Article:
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Tuesday - January 12, 2010

From: Garden Valley, ID
Region: Rocky Mountain
Topic: Pests
Title: Perennial plants resistant to cutter ants in Aransas Pass, TX
Answered by: Jackie OKeefe and Barbara Medford


We are moving to Aransas Pass, Texas. Are there any perennial plants resistant to cutter ants?


Are you already aware of a cutter ant problem in Aransas Pass? We can easily believe that you do, because we had a question on those critters from Rockport some time ago. 

We went looking for information on leaf cutter ants, and found that it is an enormous problem. Like fire ants, these creatures are imported from Central and South America and have no natural enemies in our area. This very comprehensive site from Texas A&M AgriLIFE Extension, Leaf Cutting Ants, has a lot of information that you should read.

To quote from the above site:

"Defoliation by leaf cutting ants can resemble damage produced by several other leaf chewing insects, particularly sawflies and leaf cutting bees. Trees defoliated by the leaf cutting ant usually are within sight of an ant nest and the ants themselves may be seen carrying leaves. Foraging trails will be littered with pieces of leaf tissue that can be traced to a feeder hole. Considerable damage to a plant can occur in a few hours. Small- to medium-sized trees can be stripped in one night. One researcher in South America estimated that a large leaf cutting ant colony harvested approximately 13,000 pounds of leaves over a 6-year period. This same colony excavated 802 cubic feet of soil weighing over 44 tons."

First of all, let's make sure we're talking the right bug. Take a look at this page of Images of leaf cutting ants and see if that is what is going on in your yard.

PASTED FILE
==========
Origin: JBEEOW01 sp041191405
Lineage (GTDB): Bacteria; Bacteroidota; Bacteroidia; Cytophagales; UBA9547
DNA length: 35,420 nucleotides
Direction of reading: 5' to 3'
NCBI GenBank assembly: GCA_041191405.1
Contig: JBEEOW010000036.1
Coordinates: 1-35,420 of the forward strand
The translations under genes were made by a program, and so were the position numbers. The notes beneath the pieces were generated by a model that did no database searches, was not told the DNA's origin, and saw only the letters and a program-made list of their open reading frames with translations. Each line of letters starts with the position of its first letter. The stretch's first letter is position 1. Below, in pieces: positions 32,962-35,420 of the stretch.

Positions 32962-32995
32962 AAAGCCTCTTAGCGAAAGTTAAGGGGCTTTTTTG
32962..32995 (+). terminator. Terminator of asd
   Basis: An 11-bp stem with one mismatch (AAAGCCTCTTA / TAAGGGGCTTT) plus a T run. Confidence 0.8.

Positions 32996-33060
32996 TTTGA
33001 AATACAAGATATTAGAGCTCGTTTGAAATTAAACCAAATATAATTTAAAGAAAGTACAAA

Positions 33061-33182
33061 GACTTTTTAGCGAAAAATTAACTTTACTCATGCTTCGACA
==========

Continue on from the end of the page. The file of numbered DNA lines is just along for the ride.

The most recent information I found on those ants was that they were threatening pine forests as near as East Texas and on east into Georgia and Florida. They apparently choose one particular plant to chow down on, but the reason they take so many leaves is not for food and not for nest lining but for their own version of farming. They go back to the colony, chew the leaves and spit them out and on this base a fungus grows which is the only food of the ants, including the young. When a queen ant flies, she takes a "starter" from this fungus, establishes a new little hole, and plants her garden. Then, the workers come in and begin the fresh tunneling. Because they eat nothing but the fungi, putting out bait is not successful. Because they have such a large and intricate colony of underground tunnels, spraying down the holes in the conical mounds doesn't go far enough to do any real good.

So, you and probably neighbors have a major problem if you already have plants infested with the ants. Aransas Pass seems to be spread out over three counties.  We suggest you contact the County Extension Office in Aransas, Nueces or San Patricio County, each will have contact information, you can and ask them if this problem is known elsewhere in the area, and what they may have found effective. We would recommend you find a licensed professional who will make whatever applications are suggested by the Extension Office. As indicated above, eliminating or choosing one particular plant probably won't work because the ants make their own choices of host plants. In the meantime, you could always use the old home remedy of scattering diatomaceous earth (DE) on the mounds and the routes the ants are taking. It won't eliminate them, but it will give you some feeling of revenge, because the DE scratches their external protective covering, drying it out and killing them.




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